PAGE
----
December 8, 2012 § 13 Comments
I’m back. Phew.
I think 3 1/2 days at a time is my new favorite way to be in Boston. In 3 1/2 days I can cram in almost all my favorite things (friends! colleagues! Bread products! Riding along the river on a classic Dutch commuter bike that is beautiful but also insanely heavy!) and avoid the majority of the things that drove me slightly batty when living there.
But now I’m back, and in my kitchen banging out some semblance of meals including, a) some very awesome homemade pasta with butter and anchovies last night, and b) cauliflower with harissa cream several times. The latter (at least for the purposes of this conversation) is the more important by far.
Perhaps you have not been waiting with bated breath for this cauliflower, but I have!
I’m not even sure why I love this cauliflower so very much. I just do. I love the dark, charred frill that develops on the edges of the golden roasted cauliflower florets. I love how the minute pocks and crevices of the cauliflower make the perfect surface for catching the sauce.
I love how incomprehensibly soft and mellow the garlic cloves become, and the wrinkled skin the olives develop. I love how they all work together, if you carefully assemble a forkful with one of each, and how they are equally delicious each on their own if you can’t be bothered with focused bite construction. « Read the rest of this entry »
November 9, 2012 § 90 Comments
Sometimes I wonder if I shouldn’t have been a pastry chef.
In general, I like to think of myself as more of a cook. I find some self-satisfaction in my inaccurate – or more appropriately, unprecise – stirring together of a pinch of this and a handful of that until I’ve made a meal of it. I don’t think of myself as precise enough for baking and pastries.
And yet…And yet, at the end of a very long week, a week where – let’s just say hypothetically – the workdays have been 12 hours long and the brain has taken the spirit captive, I find that precision is what I want. The precision is a respite.
Structurelessness can be a tyrant, and precision and strict guidelines can actually offer solace. In those moments, I take comfort in measuring an exact teaspoon and a half or creaming for exactly three minutes.
I also love pastries for their sheer un-utilitarian-ness. Sometimes when there’s a lot to do, the wise decision is to make those calls or do that laundry, to stop avoiding and cross some things off your list. But sometimes the wise decision is instead to do something that delights you, that has nothing to do with the list.
You don’t need sweets in your life, to be sure, but I think sometimes you do need little things that are “just because,” that aren’t necessities for the body, but may be for the soul. Life needs to contain both basics and beauty, both bread and roses, or perhaps both stews and pâte feuilletée. « Read the rest of this entry »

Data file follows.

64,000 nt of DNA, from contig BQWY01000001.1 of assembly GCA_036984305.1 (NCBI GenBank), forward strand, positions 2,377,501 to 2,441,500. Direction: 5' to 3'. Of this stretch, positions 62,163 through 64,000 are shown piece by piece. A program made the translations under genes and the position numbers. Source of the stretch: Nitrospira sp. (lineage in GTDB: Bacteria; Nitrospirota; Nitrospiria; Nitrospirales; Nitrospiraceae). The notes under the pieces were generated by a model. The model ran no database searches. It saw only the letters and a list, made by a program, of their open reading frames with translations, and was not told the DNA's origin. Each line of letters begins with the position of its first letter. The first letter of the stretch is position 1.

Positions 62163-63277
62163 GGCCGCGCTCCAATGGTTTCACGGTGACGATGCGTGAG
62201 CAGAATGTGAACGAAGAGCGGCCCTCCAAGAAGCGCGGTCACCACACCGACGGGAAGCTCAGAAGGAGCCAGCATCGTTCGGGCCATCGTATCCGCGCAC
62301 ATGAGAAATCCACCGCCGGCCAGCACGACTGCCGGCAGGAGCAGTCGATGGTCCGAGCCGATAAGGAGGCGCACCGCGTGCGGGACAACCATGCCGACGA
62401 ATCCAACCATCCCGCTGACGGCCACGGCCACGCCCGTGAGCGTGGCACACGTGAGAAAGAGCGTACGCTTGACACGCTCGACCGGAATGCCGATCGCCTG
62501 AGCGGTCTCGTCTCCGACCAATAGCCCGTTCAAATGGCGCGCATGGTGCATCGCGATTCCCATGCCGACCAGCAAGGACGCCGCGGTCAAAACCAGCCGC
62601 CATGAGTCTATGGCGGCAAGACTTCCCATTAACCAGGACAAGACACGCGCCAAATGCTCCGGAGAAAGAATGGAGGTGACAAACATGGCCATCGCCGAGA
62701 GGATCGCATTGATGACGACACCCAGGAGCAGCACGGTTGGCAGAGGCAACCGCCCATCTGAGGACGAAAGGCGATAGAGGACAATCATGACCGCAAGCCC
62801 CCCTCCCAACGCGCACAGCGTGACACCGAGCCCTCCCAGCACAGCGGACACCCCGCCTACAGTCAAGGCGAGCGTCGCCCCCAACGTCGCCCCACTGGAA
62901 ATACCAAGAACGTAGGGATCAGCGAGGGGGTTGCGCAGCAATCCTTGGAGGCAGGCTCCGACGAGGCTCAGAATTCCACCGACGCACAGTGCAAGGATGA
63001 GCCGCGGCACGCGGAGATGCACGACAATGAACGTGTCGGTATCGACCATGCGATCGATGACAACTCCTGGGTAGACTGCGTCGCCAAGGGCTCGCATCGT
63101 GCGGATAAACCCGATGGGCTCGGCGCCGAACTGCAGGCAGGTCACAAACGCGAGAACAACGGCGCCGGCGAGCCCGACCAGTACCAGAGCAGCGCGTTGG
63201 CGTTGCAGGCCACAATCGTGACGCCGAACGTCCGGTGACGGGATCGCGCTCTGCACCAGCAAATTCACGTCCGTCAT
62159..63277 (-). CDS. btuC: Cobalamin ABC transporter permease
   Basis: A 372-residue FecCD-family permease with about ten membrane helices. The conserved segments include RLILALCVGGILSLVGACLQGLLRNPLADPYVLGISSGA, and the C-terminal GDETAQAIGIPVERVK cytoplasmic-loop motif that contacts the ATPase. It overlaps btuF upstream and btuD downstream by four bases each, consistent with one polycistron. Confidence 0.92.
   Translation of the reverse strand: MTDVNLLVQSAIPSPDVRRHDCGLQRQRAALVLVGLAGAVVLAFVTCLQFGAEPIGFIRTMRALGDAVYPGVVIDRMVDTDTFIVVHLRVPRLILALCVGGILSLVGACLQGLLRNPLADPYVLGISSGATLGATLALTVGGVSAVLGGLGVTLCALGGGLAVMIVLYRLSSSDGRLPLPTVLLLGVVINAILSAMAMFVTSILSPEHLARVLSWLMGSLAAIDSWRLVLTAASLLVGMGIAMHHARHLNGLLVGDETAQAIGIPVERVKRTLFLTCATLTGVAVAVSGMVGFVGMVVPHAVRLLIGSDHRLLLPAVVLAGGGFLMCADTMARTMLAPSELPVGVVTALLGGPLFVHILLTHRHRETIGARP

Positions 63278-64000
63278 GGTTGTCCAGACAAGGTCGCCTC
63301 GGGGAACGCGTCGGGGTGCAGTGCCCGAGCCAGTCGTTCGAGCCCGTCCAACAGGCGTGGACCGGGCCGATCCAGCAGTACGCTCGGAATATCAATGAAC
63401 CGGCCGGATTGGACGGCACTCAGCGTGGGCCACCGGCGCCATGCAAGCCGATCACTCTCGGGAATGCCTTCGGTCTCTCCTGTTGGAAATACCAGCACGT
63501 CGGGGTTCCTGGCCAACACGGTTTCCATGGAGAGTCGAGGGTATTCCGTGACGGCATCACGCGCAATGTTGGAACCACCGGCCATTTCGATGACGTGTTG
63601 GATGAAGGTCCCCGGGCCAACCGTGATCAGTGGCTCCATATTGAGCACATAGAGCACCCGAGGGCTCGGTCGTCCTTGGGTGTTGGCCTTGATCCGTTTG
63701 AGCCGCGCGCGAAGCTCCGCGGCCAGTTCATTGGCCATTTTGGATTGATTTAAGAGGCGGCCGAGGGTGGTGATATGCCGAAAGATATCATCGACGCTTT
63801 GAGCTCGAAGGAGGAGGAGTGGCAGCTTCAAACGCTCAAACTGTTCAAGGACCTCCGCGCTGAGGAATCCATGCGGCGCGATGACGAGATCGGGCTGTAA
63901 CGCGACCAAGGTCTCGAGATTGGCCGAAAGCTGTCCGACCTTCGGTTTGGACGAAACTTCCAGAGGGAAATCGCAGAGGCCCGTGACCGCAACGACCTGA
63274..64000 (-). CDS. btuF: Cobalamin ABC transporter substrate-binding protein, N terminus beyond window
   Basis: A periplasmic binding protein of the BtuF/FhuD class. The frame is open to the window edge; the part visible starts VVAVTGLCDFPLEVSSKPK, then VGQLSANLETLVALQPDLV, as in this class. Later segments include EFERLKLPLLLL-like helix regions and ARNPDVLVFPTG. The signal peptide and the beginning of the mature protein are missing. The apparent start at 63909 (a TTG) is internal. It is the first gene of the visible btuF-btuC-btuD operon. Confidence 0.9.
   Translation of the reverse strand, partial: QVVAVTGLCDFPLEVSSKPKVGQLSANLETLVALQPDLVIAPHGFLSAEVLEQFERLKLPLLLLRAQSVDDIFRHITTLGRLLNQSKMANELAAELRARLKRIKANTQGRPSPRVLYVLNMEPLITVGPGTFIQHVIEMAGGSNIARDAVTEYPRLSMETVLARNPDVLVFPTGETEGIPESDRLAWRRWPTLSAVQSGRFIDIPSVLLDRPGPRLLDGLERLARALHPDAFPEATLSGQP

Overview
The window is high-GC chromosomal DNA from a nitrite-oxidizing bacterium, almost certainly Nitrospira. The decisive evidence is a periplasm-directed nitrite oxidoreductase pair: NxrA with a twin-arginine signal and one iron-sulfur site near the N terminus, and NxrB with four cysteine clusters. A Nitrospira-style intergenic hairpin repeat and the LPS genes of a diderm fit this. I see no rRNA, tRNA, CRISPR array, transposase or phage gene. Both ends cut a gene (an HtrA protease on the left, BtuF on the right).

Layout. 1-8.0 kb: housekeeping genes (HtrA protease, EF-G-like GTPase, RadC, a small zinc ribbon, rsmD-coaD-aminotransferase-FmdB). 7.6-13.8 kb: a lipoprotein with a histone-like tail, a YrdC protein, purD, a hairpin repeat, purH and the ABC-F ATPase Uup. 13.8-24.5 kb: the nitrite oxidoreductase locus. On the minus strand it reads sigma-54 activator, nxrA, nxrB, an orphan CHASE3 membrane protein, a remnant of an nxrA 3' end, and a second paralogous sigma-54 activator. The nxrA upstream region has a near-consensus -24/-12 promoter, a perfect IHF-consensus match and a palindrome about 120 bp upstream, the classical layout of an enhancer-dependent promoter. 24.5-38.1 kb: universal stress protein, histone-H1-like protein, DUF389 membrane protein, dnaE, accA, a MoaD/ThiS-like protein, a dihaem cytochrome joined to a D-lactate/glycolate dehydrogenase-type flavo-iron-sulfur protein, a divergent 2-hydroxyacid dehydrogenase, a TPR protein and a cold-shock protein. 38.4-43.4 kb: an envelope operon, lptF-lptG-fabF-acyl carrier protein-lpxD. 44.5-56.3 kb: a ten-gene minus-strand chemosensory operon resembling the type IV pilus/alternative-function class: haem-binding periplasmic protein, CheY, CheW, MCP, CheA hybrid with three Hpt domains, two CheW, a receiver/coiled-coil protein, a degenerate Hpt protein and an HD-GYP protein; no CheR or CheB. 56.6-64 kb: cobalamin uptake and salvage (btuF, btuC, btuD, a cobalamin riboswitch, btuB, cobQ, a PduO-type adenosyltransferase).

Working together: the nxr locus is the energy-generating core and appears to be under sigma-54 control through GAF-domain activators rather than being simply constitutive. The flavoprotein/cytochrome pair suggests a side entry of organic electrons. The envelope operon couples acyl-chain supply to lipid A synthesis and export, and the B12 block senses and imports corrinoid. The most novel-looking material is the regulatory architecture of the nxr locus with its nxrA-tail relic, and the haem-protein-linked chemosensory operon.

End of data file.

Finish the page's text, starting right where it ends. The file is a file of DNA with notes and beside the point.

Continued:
November 6, 2012 § 30 Comments
Hey! So, it turns out there’s an election or something going on in the States today. Who knew, eh?! (Joke.) Some part of me feels like I should talk about it, as it’s a weighty issue, hot discussion, trending topic, etc, etc, etc. I mean, I sure know what I believe. But, I can’t really try to force my beliefs on anyone else. Actually, that’s false, I totally could try to force my beliefs on you!
But, not to worry, I won’t!
Instead I’m going to preoccupy myself thinking and talking about a creek.
There’s a little creek within spitting distance of the house where I grew up. I think I may have actually mentioned it before, though I can’t keep track of these things.
It’s a wonderful creek.
There’s nothing jaw-dropping or awe inspiring about it. It doesn’t have a magnificent or majestic sort of beauty about it. But it does have the most miraculously quiet, serene beauty to it. The angles of the rockbeds, the arc of the branches, the ripples of the water, to me they are lyrical in an other-wordly and yet entirely this-worldly sort of way. It’s one of my favorite places on this earth, and I think one of the most beautiful as well.
I grew up going for walks there all the time. My mother would take us walking there when we were little for teddy bear picnics and to look for minnows. I went walking with friends there, making believe we were explorers in a lost forest. The creek was on the way to and from our high school, so we would hike up and down it in a hurry to get to classes and sports practice. I walked there with my boyfriends, feeling terribly romantic. I walked there whenever I was having boy troubles, alone with my thoughts and terrible indecisiveness. I, of course, took Joel there on his earliest visits to Duluth, to show him what a special place it is. « Read the rest of this entry »
April 11, 2012 § 20 Comments
Hello friends. How are you? I am well, but my head is quite lodged in a cloud of data. Like the high peak of a mountain, caught in its own little weather pattern of eternal fog. Would that I had some of the other characteristics of a mountain to compensate! I trust that at some point it will all coalesce and I’ll be able to step out of it enough to see what shape it is – a bunny! a dragon! an armadillo! ah, the shapes clouds take on… – but right now I’m in the thick of it, hours upon hours of interview data.